Care workers and care managers who did offer insight into areas of improvement to the PASSsystem spoke about this in the context of system performance and functionality. Some care workers reported experiencing issues with logging into the system, or slowness on occasion during the feedback window between October and December 2018. In some instances, it was reported that users found the PASSsystem frustrating if they were timed-out of the system and suggested a longer time-out window. At the time of completing this evaluation, works to address logging in and time-out period had been completed and improvements deployed.

In terms of functionality, there was some feedback relating to the presentation of observation data and to exploring fingerprint scanning as a login option. For the care managers who gave feedback on areas of improvement, the majority commented on the reporting functionality of the PASSsystem, with many observing that the current reporting capability needed to be extended. Work to improve reporting capability has been completed and the ‘Insights Dashboard’ improvements already deployed.

The PASSsystem could be improved by having more outcome templates and the ability to pre-populate data fields as this would help speed up the process of formulating care plans with relevant ones being included. It was suggested that body maps could be improved by being interactive and available for use across all care intervention as required. Work to address both of these points is underway.



Recommendations and conclusions

everyLIFE Technologies has committed to implementing the recommendations highlighted in the evaluation.


  • everyLIFE should continue to evaluate and contribute to the knowledge base of digital solutions across social care.
  • The everyLIFE Senior Management Team should consider how to build on the knowledge gained from the evaluation to align future developments with digital priorities in social care. Future work should include the views of people receiving care and their families.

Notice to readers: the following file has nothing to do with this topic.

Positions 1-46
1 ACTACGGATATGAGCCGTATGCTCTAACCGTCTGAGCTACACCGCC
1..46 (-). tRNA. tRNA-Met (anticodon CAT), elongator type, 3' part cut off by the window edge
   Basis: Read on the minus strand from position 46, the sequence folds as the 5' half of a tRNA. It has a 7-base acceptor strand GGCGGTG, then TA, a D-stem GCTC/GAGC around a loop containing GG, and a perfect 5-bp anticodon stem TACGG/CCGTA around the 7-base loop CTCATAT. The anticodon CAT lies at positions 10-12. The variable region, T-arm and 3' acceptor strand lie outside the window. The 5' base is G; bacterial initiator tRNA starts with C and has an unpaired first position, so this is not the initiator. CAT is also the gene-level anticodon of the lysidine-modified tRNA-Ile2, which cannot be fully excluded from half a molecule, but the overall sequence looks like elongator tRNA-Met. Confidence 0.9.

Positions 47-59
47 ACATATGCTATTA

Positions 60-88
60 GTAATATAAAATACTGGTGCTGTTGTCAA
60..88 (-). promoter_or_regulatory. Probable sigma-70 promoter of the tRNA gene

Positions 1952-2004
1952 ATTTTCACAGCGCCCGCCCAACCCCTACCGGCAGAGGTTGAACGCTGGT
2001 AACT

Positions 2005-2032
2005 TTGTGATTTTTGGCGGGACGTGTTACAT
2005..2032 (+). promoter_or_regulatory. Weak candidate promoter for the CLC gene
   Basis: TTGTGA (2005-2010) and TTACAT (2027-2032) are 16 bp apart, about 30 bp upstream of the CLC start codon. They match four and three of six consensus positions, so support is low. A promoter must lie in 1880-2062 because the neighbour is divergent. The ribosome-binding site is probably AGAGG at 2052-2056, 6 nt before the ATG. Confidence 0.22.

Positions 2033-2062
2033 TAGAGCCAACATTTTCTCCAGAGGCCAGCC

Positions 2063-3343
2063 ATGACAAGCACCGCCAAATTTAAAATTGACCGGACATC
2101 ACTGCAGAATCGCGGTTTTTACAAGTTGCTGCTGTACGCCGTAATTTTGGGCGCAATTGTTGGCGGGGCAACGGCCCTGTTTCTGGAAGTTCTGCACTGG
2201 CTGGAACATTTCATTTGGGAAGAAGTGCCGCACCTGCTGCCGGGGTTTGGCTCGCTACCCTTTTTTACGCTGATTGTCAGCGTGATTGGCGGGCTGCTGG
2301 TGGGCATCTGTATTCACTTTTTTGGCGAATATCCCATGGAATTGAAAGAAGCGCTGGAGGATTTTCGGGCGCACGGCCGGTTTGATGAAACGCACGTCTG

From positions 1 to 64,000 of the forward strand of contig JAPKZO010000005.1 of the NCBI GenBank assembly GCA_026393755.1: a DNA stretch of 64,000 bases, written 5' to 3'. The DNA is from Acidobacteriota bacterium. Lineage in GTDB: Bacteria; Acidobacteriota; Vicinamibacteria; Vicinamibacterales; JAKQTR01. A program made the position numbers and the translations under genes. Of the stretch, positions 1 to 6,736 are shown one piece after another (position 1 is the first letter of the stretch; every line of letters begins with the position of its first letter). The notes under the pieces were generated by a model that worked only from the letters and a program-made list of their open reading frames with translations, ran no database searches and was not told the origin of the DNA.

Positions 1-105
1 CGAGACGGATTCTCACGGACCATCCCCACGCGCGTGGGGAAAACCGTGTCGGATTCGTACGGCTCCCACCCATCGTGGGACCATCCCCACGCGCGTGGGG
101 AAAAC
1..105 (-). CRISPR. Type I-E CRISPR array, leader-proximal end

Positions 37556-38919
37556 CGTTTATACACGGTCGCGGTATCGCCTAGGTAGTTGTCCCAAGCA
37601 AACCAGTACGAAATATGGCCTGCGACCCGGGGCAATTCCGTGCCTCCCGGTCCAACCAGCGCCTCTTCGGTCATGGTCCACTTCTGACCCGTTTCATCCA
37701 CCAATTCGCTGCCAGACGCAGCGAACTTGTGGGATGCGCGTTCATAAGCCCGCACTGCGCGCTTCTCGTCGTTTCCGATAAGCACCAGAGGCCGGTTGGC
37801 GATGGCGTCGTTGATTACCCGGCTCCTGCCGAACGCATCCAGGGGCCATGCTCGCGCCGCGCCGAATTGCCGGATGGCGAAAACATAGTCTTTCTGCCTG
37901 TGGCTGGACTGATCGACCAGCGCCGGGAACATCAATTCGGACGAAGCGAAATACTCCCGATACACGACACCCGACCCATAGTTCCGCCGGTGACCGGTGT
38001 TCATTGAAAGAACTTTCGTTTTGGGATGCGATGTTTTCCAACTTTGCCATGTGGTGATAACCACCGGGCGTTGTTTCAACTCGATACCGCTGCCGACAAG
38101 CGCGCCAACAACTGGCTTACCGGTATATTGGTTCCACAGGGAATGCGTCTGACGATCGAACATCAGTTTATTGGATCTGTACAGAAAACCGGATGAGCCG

• The everyLIFE Senior Management Team should consider how the learnings from this process can be shared across the business to inform future customer engagement.
  • Where the PASSsystem integrates with another solution, both parties should ensure that the integration is optimised. This has wider implications for interoperability across the health and care sector as more technology is deployed by care providers.


This evaluation has demonstrated a well-planned digital solution that continues to be refined and developed. We found evidence of early successes where the digital solution elements are performing effectively, as well as some further areas for improvement for everyLIFE to consider. This evaluation has provided evidence from business owners, care managers and care workers that the PASSsystem – a digital care management platform – has benefits in terms of managing risk, efficiency, accountability and quality of care.

The evaluation has established a range of tangible benefits in terms of supporting care managers and workers and enabling them to provide high quality care to people who use services and their families in a caring, transparent and accountable way.